Thailand Set to Reform Crypto Rules After Market Rout

Thailand Central Bank Not Rushing to Deploy CBDC, Crypto VAT Gets Delayed

After Zipmex’s implosion, regulators in Thailand have seemingly had enough and are looking to revamp the laws regulating the country’s cryptocurrency industry.

Arkhom Termpittayapaisith, Thailand’s Finance Minister, disclosed the government’s plans to overhaul the laws in charge of the country’s digital asset ecosystem. The plan involves giving greater powers to the country’s central bank.

Currently, the Securities and Exchange Commission (SEC) is the main institution in charge of overseeing the industry, but a proposed amendment will see the central bank take the lead instead.

“Right now, the central bank has no room to enter into the regulatory framework except for notifying that cryptos are not a legal means of payment for goods and services,” said Arkhom. “So the framework is not clear enough to regulate the industry.”

Sethaput Suthiwartnarueput, Bank of Thailand Governor, expressed optimism over the change, saying that the regulator will draw  “red lines” on cryptocurrencies as it inches toward a central bank digital currency (CBDC) launch.

Thailand has divided opinions on crypto

The country’s general stance towards cryptocurrencies has been inconsistent, with a blanket ban on the asset class being proposed at one stage.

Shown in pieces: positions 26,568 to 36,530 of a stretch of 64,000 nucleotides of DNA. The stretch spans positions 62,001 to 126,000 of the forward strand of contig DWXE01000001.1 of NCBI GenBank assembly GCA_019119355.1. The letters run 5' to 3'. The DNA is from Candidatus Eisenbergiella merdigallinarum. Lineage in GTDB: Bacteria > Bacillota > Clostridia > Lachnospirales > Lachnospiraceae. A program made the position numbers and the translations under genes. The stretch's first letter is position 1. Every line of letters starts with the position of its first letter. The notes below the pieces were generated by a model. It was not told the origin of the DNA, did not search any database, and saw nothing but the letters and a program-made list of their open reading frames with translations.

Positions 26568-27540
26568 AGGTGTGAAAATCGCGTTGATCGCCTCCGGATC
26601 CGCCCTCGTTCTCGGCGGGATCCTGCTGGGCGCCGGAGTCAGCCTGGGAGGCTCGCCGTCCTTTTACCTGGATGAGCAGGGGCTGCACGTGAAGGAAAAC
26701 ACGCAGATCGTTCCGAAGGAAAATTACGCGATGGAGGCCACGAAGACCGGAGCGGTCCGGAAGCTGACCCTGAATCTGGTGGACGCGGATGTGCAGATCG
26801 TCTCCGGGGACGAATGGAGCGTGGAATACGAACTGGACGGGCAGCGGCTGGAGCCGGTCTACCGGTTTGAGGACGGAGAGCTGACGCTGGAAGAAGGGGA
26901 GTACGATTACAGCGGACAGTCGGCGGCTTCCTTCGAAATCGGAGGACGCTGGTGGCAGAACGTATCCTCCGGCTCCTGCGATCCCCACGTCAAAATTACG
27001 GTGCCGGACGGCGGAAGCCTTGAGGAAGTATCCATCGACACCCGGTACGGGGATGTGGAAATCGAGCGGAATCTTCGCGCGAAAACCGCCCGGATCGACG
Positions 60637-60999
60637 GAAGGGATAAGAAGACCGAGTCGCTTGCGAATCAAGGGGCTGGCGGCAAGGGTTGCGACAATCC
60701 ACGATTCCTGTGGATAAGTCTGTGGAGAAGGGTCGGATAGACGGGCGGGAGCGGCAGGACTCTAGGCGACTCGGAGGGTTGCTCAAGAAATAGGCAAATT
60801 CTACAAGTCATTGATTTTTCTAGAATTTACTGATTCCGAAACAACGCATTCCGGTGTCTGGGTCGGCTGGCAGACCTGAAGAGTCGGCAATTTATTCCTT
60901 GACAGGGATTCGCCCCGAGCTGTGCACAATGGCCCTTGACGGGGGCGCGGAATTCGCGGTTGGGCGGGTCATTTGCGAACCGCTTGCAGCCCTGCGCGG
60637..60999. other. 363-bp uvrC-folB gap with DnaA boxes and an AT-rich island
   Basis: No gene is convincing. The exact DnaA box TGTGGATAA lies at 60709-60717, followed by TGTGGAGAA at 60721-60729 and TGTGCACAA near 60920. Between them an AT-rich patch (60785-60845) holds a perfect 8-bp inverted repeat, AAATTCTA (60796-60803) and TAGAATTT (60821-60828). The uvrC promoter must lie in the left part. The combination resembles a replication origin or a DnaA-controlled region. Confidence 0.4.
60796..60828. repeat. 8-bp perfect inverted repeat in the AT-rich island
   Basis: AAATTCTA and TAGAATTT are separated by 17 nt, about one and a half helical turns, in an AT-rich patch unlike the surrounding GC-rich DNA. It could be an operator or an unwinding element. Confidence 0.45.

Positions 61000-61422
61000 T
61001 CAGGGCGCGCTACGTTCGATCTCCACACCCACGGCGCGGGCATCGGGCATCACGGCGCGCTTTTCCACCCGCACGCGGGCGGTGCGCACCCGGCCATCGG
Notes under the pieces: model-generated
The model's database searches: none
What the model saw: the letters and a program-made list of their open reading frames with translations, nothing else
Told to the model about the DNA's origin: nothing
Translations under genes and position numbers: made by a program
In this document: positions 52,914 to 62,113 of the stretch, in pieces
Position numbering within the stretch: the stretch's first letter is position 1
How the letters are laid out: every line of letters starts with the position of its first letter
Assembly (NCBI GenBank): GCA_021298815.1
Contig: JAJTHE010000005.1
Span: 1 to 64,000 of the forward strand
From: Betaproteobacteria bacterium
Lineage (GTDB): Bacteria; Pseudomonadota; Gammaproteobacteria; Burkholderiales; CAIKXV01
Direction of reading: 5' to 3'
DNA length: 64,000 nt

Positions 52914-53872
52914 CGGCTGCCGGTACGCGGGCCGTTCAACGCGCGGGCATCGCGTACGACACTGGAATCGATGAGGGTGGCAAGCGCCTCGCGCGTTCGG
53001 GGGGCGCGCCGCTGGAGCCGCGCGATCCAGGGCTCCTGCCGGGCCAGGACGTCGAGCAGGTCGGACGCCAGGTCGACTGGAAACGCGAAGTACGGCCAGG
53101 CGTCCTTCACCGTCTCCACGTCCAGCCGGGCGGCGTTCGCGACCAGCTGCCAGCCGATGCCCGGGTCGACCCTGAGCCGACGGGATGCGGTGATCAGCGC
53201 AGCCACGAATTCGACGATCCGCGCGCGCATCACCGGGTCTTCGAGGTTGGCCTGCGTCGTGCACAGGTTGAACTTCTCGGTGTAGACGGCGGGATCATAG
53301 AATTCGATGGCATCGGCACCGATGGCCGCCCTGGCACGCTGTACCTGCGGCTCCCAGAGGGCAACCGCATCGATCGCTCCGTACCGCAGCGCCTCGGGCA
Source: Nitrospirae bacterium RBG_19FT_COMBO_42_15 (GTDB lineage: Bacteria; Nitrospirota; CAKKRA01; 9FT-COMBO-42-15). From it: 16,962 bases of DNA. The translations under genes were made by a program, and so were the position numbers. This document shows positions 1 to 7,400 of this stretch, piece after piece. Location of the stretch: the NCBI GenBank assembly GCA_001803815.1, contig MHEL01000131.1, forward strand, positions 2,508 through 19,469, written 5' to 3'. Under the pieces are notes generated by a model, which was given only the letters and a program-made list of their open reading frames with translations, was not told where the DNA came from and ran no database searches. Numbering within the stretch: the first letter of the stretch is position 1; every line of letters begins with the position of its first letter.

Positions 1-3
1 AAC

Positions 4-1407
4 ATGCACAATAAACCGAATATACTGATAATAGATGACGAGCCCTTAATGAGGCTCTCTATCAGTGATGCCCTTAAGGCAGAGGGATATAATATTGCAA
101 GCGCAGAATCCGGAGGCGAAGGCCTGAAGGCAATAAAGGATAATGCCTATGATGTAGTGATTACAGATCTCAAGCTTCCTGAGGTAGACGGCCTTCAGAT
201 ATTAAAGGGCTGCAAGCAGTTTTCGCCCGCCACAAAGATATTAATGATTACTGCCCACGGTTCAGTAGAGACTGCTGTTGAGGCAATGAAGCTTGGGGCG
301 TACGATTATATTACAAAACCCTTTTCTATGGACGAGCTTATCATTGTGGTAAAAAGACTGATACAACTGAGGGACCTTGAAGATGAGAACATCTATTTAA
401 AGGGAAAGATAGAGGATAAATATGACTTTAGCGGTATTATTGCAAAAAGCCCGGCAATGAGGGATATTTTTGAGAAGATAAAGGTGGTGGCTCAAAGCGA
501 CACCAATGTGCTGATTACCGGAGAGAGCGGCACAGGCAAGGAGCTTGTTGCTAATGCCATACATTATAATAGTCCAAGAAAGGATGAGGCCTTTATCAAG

Several factors were responsible for the decision to bring the Bank of Thailand on board as a core regulator. The chilling crypto winter that saw traders lose over $2 trillion was one of the factors.

Another factor was the fall of lenders like Celsius and the failure of entities like Three Arrows Capital. Maters reached a climax when Zipmex, a local crypto exchange, suspended withdrawals for its clients, leaving thousands of investors stranded.

“We are trying to protect investors as well as keeping the players in the industry on fair terms,” said Arkhom. He cited the example of the stock exchange as having a high level of investment protection while digital assets have negligible protections “except for the consent that [investors] put at the bottom.”

Investors are already scared

The recent events in the markets have adversely affected Thailand’s crypto traders. Bloomberg reported that the number of active trading accounts fell from 700,000 to 230,000 in less than six months.

On the other side of the divide, digital asset firms are also showing signs of desperation to appear profitable. In June, the SEC fined Bitkub, a local exchange for formulating “artificial trading volumes” as transaction volumes tanked across the board.

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